The AC1900 First Look found that the R7000 and RT-AC68U both provided a slight 5 GHz performance improvement over the top AC1750 router (ASUS' RT-AC66U) and NETGEAR's AC1750 R6300. So I ran a quick comparison against the two again to see how the EA6900 fared.
The downlink comparison shows the EA6900 besting both products by a healthy margin, especially the R6300.
EA6900 5 GHz Performance Comparison vs. NETGEAR R6300 & ASUS RT-AC66U
For 5 GHz uplink, the EA6900 again spanks the R6300, but has only a relatively narrow performance margin over the ASUS. Remember, to achieve any of these high throughputs, you need an another AC1750 router in bridge mode or ASUS' PCE-AC66U or PCE-AC68U PCIe adapter.
The EA6900 ties for a #2 rank with the ASUS RT-AC68U among the three AC1900 routers ranked. The ranker detail shows the EA6900's main weaknesses are vis-a-vis the other two products are routing throughput and 2.4 GHz range. Of these, I'd say 2.4 GHz range is the most significant, since 800+ Mbps of routing throughput shouldn't hold many of us back.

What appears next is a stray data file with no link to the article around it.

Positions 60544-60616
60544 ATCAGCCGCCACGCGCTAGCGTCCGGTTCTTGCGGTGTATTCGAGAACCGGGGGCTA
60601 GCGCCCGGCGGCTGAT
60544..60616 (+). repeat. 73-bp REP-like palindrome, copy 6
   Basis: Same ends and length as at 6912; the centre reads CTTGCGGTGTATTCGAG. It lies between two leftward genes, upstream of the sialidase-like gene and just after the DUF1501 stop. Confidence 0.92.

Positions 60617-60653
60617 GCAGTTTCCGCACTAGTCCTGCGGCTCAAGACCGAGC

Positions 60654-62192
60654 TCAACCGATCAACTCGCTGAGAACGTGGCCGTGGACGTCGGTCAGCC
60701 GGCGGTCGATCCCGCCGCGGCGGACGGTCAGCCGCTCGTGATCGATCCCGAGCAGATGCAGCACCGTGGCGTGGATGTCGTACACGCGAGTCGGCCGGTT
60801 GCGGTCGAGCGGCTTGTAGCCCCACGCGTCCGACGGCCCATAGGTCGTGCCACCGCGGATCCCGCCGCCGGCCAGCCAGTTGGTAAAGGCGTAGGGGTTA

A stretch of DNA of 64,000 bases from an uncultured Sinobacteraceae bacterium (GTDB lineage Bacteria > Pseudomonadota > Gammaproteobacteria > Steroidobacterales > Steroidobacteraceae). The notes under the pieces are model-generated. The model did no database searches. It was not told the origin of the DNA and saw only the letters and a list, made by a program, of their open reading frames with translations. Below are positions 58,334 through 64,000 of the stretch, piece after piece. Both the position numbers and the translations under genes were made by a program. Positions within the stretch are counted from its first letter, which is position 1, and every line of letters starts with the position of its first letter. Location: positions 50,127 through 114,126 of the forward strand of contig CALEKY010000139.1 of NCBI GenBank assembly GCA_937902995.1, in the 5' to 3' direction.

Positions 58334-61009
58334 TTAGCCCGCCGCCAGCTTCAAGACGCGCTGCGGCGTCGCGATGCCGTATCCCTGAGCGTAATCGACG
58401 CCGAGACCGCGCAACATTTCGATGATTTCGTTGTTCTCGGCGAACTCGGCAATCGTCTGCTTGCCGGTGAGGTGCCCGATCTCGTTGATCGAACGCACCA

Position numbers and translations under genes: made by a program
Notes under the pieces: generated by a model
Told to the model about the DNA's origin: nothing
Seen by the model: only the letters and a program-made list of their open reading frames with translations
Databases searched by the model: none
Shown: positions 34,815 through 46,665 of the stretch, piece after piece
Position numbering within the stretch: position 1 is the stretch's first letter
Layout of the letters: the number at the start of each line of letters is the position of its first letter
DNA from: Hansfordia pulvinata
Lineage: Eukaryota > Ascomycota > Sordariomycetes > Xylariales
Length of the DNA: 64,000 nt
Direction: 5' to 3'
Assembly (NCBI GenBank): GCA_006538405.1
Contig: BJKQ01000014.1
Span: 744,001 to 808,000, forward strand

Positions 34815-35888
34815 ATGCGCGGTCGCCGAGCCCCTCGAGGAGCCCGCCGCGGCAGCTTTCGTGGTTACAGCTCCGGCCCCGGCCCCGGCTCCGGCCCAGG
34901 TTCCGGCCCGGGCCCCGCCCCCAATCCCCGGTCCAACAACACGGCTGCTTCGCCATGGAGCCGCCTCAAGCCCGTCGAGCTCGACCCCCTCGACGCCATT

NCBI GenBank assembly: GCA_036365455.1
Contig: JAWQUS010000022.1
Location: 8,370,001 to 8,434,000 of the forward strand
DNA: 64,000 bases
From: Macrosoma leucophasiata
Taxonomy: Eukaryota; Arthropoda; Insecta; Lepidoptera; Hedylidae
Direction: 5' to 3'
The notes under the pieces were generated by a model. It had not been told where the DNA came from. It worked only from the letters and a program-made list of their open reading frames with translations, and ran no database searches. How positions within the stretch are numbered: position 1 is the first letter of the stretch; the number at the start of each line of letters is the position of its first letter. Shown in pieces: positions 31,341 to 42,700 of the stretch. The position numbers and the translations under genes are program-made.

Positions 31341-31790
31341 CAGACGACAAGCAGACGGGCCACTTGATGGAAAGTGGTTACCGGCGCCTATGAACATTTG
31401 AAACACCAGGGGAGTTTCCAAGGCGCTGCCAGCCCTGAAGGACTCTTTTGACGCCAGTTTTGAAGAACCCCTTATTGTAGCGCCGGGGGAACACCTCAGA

EA6900 Ranker Performance Summary
Although not included in the ranking score, USB sharing throughput isn't exactly a product high point either and needs work. And Linksys engineers may need to check compatibility against different USB 3.0 chipsets (specifically the JMicron JMS551 USB 3.0 to dual SATA 3G bridge used in the Startech dock I use) while they are at it.
But it's still waaay too early to buy any AC1900 router anyway. Especially if the main reason you're opening your wallet is to try to get a 600 Mbps link rate in 2.4 GHz. Drivers are not yet stable, there is only one (desktop) client capable of producing this link rate and it doesn't yet have a driver that enables it to do so. If you need more convincing, read this commentary.
But early-adopter lust is seldom logical (what lust is?). So if you simply must have an AC1900 router for whatever your reason, I have to say that NETGEAR's R7000 is the way to go right now.